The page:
Malawi Ornithology

Image - Malawi Ornithology

Bird watching in Malawi

Malawi is a popular birdwatching destination. Some 645 species have been recorded in the country, and about 530 species probably breed there. Those that don't breed are mainly long-distance migrants from Europe or Asia. Some of Malawi's breeding birds leave the region during the dry season, so probably the most productive time of the year for bird watching is November and December, but any time is still likely to be rewarding. Roughly 10% of the recorded species in Malawi are not found in southern Africa with several vagrants and rarities such as African skimmer, raquet-tailed roller, Boehm’s bee eater, wattled crane and green-headed oriole being seen. There are many good places for bird watching depending on the habitat; some of the best are the National Parks of Liwonde, Lengwe and the Nyika plateau/National Park, Dzalanyama Forest Reserve and Lilongwe Nature Sanctuary.

Liwonde National Park

There is a great variety of birds in this park and the birdlife along the river is spectacular. The combination of riverine, mopane and grassland habitats accounts for the diversity of species. There are guided walks organised from Mvuu Camp where there are several localised species.


Nyika is probably the best place to see birds in Malawi that do not appear in southern Africa since many East African birds do not extend further south than Nyika and the Viphya Plateau. More than 400 species of birds have been recorded in the Park, the greatest diversity of birds found in Malawi. The area around Chelinda Camp offers good birding with the endangered wattled crane, yellow and black mountain marsh widow which is restricted to a few montane areas of Central Africa, Denham’s bustard and scarlet-tufted malachite sunbird all to be seen. The Chowo forest harbors Sharpe’s akalat, bar-tailed trogon, olive-flanked robin, white-breasted alethe and many robins and bulbuls. Four birds unique in Malawi to Nyika are yellow mountain warbler, churring cisticol, crackling cloud cisticola and mountain marsh widow, whilst the red-winged francolin, rufous naped lark, greater double-collared sunbird and Baglafecht weaver are endemic to the plateau.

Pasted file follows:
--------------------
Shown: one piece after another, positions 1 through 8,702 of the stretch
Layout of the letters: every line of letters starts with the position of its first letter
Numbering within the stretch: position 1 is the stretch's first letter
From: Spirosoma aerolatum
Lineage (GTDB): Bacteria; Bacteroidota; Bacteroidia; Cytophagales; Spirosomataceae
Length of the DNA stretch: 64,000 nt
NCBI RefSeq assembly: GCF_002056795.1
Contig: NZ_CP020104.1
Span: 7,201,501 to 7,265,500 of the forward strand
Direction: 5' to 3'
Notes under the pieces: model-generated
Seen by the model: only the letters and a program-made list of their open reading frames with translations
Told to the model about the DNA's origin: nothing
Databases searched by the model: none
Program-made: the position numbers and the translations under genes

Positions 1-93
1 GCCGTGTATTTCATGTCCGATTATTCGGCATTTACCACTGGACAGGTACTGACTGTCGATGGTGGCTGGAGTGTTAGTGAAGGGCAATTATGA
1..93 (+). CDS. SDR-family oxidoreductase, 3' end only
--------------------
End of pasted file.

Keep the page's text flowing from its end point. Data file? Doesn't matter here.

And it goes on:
Located on the Zambian border 58 km south of Lilongwe, this forest reserve is set in a range of hills which are covered with miombo forest.There are several good walking trails and the forest has one of the greatest diversity of brachystegia birds in Malawi.There is a resthouse in the reserve and camping is permitted, but there is no public transport.

Lilongwe Nature Sanctuary

The wetland areas are often visited by a number of migrating Eurasian shore birds between August and November.Lake Chilwa is the southernmost of Malawi’s lakes about 30km from Zomba. The marshy lakeshore is well vegetated and is excellent for birdwatching with a variety of herons, waders, ibis and other shorebirds. Another good area in the south is Elephant Marsh which forms the eastern floodplain of the Shire river. There is a great variety and number of birds here including African skimmer, pygmy goose, fish eagle, purple and goliath heron, glossy ibis, openbill and yellow-bill stork and malachite kingfisher. It is recommended to hire a boat from Mchacha James and take a relaxing trip around the marsh. Lake Kazuni in the Vwaza Marsh Wildlife Reserve is a rich wetland habitat which supports a variety of waterfowl, waders and storks.